No. 4 – Final Fantasy IV

I haven’t played Final Fantasy IV for a long time but it was always one of my favourites. I was too young for the original release on the SNES, but I did find it on for the PlayStation as part of the Final Fantasy Anthology containing the fourth and fifth numbered titles.
I remember the game well. Other games at the time, and while you can call the graphics and sprites of FFIVclassic or retro, they weren’t up to par with other games at the time. That has never been a problem for me – if a game looks great, then that’s an added bonus but it’s not the main thing I look for. Despite this, it is recognisably Final Fantasy, and that was enough for me.
The music in FFIV is probably some of my favourite scores from any game in the series. While there isn’t the same clarity as recent releases, it does still draw quite a lot of emotion and it matches up with the story perfectly. The music has been reworked multiple times over the years as new versions of this game are released – and that’s got to give you an indication of the popularity and how good this game actually is.
No? Well, keep reading.
FFIV is not the most popular or well-known game of the series, but for many people, it offered a first in many aspects of what we consider to be a staple or classic feature of RPG’s. It was released in a different order to other games in the series which had an impact on this, but there are a range of characters to choose from with set job classes, and it brought in more tactical thinking.
The story – which I could write over 3000 words on, so I won’t – is also fantastic. I’ll go so far and say it is one of the better narratives of every Final Fantasy title. It brought the characters to life with very complex issues that still hold up today, but were even more relevant at the original time of release. Play the game and do some research; you’ll see what I mean. The depth and character development are brilliant even by today’s standards, and there is excellent replay value in this title.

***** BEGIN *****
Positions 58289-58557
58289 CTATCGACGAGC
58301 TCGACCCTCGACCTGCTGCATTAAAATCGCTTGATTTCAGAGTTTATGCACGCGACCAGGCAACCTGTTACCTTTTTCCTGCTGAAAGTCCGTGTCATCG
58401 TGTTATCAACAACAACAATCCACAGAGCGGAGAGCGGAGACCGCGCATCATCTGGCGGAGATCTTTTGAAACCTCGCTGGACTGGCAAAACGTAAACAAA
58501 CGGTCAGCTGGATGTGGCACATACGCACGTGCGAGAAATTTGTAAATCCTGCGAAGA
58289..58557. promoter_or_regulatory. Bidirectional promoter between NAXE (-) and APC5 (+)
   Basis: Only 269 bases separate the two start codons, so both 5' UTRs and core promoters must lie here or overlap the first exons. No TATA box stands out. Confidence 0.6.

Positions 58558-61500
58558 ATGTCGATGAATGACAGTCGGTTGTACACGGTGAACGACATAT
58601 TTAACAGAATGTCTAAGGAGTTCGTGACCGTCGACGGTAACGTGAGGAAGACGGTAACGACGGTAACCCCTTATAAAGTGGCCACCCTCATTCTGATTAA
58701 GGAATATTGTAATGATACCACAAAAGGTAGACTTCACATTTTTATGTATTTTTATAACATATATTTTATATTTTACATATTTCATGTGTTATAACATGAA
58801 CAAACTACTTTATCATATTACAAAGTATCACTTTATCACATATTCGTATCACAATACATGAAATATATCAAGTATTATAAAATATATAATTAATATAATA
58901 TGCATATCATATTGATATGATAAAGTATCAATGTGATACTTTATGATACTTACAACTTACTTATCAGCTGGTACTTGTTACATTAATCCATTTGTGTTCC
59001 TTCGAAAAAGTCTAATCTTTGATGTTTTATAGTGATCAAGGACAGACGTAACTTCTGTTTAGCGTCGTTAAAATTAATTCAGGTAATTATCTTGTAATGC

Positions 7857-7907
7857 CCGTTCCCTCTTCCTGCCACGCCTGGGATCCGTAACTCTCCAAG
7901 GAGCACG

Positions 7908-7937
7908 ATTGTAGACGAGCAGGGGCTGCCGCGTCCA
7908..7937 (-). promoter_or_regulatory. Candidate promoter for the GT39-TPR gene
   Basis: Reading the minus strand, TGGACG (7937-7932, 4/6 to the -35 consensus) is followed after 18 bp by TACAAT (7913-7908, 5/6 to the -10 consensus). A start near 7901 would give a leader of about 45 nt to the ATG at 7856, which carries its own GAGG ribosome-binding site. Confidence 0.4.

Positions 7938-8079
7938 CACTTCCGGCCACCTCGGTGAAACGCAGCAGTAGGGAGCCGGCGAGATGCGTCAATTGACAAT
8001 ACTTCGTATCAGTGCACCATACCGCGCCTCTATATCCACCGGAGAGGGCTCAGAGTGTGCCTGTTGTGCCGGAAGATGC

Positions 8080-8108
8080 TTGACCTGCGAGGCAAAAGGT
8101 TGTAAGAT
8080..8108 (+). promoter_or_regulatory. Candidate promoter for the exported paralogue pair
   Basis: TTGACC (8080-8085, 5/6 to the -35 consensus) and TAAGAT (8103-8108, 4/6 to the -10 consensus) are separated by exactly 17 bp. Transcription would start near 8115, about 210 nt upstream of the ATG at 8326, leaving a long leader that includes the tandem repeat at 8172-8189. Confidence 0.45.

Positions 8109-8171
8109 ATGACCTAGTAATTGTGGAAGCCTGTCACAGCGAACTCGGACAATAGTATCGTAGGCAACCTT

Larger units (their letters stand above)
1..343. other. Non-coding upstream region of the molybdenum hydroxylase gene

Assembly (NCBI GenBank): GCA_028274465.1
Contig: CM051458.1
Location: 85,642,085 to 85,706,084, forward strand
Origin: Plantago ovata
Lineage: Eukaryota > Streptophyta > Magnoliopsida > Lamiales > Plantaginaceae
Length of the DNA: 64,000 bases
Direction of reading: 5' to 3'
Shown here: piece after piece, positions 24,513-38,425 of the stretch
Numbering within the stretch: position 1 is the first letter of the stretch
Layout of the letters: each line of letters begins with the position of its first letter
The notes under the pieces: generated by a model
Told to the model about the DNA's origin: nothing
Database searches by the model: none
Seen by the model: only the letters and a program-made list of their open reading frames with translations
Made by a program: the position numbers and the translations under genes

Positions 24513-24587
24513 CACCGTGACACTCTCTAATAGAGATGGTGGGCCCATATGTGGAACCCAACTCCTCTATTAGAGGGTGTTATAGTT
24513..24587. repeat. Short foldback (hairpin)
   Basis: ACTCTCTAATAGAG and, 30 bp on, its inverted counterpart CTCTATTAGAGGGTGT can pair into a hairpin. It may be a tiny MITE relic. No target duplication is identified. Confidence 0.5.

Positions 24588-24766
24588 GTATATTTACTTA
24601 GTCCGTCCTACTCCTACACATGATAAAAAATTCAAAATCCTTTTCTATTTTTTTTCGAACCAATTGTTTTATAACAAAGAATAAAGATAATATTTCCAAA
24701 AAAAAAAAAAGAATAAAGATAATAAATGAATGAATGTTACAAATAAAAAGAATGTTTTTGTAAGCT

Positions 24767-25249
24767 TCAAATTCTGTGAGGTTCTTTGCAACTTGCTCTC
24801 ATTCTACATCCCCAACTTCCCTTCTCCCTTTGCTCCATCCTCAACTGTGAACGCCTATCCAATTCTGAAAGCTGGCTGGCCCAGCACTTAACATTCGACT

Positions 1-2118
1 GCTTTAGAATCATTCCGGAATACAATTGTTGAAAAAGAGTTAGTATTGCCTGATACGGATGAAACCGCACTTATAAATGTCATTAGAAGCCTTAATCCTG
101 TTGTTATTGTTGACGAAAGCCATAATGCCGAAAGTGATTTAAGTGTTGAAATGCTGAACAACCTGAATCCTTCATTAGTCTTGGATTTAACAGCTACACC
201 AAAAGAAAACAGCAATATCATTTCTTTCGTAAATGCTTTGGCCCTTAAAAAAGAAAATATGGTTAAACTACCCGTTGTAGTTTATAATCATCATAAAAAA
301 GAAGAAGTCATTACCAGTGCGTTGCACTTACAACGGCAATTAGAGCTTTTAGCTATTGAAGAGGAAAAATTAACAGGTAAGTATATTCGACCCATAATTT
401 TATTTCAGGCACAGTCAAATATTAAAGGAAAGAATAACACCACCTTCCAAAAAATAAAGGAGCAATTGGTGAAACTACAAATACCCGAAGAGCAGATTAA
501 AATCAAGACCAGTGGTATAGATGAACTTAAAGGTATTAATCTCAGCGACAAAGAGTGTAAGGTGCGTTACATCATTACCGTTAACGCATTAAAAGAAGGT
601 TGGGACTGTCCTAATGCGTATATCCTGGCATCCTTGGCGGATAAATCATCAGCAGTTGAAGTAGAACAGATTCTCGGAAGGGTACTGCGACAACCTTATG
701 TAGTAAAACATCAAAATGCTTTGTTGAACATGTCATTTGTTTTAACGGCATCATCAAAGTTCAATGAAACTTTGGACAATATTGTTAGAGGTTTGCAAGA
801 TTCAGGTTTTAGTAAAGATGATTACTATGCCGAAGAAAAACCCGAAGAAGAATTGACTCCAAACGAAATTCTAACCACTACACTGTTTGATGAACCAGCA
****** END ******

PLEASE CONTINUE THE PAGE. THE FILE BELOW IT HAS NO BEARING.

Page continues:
The only big downside to the game was the length. Give the release date of the title, I’m not surprised and it was actually quite long back then, but there’s more to the story than what we see in the game, I’m sure and I’d love a version that lasts as long as a current title does.

What’s new?

An updated version of FFIV was released for the Nintendo DS and later for mobile platforms that took advantage of more powerful systems and graphics capabilities to bring this game to life. That is the biggest change of all, how it looked, and it was worth it. Again, compare it to nextgen capabilities, or even late PS3 or Xbox 360 titles, and you would never be fooled at all, of course, but it is a massive improvement and brings a lot more charm and life to the game.
With the number of characters that come and go, one update was being able to take the abilities of these characters and give them to permanent ones. While this is more fun, it does make the game easier – and it wasn’t the hardest game to begin with – but you can get some pretty good abilities and become unstoppable although new difficulty settings were included for more of a challenge. Finally, voice acting was included but, much like it is with many English versions of this series, it was disappointing, this time even more so, with the acting detracting from the dialogue and story of the game. Only the music remains the saving grace in these situations.
If you see it for a handheld or mobile device you own, or find it on the PlayStation Network – buy it right there! You won’t want to miss out on this fantastic game, whether it’s the original classic or the updated version. Trust me on this.

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